As an advocate for press freedom and freedom of expression, I am very disturbed by the ongoing defamation lawsuit brought by Beehive Radio director Mam Sonando against activist monk But Buntenh—“Radio Host Sues Dissident Monk for Defamation” (September 7).
—Opinion—
Of course, I agree that the radio director needs to do something if he feels that his dignity and reputation have been “damaged” by false information or accusations.
However, a public figure like Mr. Sonando has other more democratic means to seek redress for his grievances by issuing a statement or holding a press conference to clarify any false claims.
As a former victim of restrictions on freedom of speech—having twice been imprisoned due to similar accusations by the government—the radio director should have become a champion and defender of freedom of expression.
Mr. Sonando and other public officials who intend to sue anyone for defamation should take the late King Father Norodom Sihanouk as a role model in nurturing the culture of tolerance in the spirit of democracy.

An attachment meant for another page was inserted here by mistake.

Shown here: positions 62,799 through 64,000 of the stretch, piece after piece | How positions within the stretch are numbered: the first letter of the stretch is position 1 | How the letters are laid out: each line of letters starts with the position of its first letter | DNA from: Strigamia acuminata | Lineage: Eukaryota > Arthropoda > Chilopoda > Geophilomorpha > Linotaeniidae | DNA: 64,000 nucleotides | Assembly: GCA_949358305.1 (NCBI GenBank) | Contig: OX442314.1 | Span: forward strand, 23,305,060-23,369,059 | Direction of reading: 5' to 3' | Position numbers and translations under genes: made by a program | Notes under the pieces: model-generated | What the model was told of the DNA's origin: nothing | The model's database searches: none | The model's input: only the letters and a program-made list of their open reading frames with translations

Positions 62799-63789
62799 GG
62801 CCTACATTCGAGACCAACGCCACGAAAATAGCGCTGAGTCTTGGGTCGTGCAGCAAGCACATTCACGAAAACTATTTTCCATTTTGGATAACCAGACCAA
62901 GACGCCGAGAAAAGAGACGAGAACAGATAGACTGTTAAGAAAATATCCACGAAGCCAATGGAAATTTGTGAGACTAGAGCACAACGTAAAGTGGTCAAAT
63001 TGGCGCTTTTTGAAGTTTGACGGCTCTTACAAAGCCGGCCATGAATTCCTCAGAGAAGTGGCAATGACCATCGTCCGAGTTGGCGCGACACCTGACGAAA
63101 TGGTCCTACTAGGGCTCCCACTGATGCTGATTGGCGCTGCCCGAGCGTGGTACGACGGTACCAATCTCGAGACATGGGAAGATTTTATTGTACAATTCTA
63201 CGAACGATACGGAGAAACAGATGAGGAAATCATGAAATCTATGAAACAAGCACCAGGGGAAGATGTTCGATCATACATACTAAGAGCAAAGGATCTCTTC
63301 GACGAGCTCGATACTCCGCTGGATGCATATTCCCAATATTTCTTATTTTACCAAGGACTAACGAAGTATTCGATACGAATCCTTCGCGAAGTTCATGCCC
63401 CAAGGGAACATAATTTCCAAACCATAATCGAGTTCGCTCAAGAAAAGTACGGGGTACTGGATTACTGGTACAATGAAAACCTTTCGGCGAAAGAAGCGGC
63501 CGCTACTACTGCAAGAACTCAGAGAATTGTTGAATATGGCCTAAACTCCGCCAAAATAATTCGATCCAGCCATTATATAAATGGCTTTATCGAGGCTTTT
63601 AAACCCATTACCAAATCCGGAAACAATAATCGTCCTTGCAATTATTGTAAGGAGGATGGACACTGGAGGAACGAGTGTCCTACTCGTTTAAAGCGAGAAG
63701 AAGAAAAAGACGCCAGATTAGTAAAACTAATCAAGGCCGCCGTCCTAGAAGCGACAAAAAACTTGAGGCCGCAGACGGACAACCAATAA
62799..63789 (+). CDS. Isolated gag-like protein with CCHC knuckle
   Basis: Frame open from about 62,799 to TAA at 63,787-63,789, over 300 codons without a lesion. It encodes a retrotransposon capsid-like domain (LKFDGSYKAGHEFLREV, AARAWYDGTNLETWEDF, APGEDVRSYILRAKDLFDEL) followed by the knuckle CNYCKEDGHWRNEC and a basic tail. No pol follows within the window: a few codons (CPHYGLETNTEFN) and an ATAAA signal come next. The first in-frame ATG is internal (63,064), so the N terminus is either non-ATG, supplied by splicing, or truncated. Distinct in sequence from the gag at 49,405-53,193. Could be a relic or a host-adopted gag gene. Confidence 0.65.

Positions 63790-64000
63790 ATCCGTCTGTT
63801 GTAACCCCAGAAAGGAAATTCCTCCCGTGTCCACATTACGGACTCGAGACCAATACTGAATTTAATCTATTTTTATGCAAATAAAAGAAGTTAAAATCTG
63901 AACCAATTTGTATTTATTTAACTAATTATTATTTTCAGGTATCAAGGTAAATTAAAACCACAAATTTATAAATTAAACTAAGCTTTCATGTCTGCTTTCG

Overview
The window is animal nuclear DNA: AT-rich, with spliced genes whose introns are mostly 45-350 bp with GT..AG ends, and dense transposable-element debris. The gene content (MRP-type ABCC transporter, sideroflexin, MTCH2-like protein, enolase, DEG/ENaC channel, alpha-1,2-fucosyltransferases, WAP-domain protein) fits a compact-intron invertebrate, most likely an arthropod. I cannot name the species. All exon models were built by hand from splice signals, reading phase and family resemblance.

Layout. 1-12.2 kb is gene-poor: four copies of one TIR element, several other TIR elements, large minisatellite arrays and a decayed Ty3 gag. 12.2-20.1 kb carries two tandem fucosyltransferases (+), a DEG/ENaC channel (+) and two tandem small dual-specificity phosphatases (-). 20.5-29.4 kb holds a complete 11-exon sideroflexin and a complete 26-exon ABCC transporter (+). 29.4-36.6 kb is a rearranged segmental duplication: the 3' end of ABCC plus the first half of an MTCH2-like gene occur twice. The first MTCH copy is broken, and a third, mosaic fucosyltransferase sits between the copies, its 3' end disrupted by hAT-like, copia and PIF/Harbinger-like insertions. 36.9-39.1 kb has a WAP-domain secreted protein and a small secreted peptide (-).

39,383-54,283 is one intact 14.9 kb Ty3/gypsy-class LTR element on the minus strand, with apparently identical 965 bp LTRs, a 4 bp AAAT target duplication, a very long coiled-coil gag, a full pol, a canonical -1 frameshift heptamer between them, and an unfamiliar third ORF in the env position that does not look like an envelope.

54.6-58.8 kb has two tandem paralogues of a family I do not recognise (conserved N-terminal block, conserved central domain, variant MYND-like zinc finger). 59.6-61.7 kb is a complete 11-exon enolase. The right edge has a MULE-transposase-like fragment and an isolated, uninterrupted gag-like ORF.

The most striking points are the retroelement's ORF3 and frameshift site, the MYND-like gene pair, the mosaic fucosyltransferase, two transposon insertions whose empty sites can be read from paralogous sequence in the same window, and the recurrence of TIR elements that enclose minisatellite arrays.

It should be recalled that in December 1994, the King Father urged the government not to enact a press law that mandated criminal penalties for a variety of offenses, including insulting the crown.
“As far as I am concerned, I declare once again that no journalists be punished or hauled before the court because of me, because of their attacks (be they unjust or slanderous) against me,” the King Father was quoted as saying in a statement read by Sieng Lapresse, then the spokesman for the Information Ministry.
Moeun Chhean Nariddh
Director, Cambodia Institute for Media Studies
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